Goldberg is writing against Obama (and to a lesser degree) McCain’s programs for national service. He argues this conflicts with the 13 Amendment which states:
“”Neither slavery nor involuntary servitude, except as a punishment for crime … shall exist within the United States.”
Now there are a good deal of legitimate arguments against national service, one of which Goldberg elsewhere (in a more sane rift) points out: namely the notion of forced volunteerism is an oxymoron and defeats the whole purpose of volunteer activity. There are legitimate concerns about the practicality, cost, and effectiveness of such programs.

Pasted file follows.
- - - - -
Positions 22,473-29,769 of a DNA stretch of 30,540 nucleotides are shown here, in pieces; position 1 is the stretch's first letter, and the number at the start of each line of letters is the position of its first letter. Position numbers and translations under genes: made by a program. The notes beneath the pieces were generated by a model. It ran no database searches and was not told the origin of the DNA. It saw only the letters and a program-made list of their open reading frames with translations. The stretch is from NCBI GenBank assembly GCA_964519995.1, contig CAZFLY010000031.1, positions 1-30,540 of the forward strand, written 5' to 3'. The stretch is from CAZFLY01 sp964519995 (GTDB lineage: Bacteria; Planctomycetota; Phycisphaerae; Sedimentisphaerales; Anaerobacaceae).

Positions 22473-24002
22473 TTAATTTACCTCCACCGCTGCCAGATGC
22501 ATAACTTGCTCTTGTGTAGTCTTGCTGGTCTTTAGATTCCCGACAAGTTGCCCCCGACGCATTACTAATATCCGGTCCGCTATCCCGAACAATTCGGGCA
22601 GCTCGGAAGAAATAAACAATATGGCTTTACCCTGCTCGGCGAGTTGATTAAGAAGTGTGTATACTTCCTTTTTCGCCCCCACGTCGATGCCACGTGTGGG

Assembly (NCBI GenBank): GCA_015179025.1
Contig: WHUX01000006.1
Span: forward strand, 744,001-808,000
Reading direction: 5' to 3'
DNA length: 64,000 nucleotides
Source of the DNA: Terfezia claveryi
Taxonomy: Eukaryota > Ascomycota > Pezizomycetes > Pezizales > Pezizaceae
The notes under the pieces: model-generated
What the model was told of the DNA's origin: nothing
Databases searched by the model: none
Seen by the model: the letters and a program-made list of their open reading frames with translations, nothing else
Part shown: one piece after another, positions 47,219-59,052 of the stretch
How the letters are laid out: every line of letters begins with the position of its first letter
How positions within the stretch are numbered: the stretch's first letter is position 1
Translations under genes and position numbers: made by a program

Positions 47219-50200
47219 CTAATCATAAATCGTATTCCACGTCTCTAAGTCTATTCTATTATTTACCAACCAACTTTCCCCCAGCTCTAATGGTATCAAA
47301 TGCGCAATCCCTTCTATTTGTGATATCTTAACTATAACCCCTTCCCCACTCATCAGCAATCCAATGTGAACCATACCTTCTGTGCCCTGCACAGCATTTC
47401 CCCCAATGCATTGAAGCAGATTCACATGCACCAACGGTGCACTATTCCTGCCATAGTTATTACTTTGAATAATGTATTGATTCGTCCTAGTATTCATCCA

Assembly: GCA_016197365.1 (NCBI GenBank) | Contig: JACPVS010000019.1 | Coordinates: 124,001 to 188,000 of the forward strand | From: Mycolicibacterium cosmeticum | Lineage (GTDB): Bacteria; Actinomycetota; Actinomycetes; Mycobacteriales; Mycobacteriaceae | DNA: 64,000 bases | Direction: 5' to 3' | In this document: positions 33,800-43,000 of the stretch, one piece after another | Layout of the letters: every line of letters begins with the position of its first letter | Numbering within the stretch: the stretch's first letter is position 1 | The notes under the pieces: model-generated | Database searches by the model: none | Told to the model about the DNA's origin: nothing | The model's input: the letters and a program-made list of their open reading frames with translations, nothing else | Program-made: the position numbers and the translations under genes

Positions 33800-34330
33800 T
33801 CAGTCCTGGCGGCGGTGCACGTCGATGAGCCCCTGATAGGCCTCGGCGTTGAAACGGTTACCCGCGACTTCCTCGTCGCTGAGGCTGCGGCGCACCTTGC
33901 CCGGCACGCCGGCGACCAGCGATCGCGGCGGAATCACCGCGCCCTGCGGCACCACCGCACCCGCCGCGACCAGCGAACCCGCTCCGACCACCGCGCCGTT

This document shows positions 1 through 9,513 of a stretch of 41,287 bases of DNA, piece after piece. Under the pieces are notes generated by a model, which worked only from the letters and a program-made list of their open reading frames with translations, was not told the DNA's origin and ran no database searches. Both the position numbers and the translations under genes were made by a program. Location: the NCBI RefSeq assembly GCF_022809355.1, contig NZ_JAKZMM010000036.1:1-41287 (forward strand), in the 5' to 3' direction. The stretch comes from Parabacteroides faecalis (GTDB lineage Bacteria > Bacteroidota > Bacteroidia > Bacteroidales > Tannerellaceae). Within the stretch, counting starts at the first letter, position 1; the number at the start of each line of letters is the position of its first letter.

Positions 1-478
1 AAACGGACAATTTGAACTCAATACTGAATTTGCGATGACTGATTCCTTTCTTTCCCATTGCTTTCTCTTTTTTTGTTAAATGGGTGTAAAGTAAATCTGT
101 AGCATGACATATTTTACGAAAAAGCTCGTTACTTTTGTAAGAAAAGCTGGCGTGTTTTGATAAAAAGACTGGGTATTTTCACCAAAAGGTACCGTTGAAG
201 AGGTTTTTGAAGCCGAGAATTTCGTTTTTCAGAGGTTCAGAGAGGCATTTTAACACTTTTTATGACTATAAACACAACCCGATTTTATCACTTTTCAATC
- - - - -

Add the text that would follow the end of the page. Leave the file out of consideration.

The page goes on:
[As a sidenote, that’s why better than compulsory service, I think a very healthy package of inducements in terms of loan repayment, job opportunities post volunteer etc is a much better way to go.]
However if Goldberg et. al are going to make the argument against national service based on Amendment 13 then they have abandoned all pretense to original public meaning of the Amendment at its time of passage as the hermeneutical key to application of the statue.
Because I’m doubting that at the time of the Amendment’s passage (1865) that involuntary servitude meant teaching poor kids time tables, bringing lunch to folks in retirement facilities, or raking leaves in the local park.
This would be quite the case of “evolving standards” of interpretation and understanding no?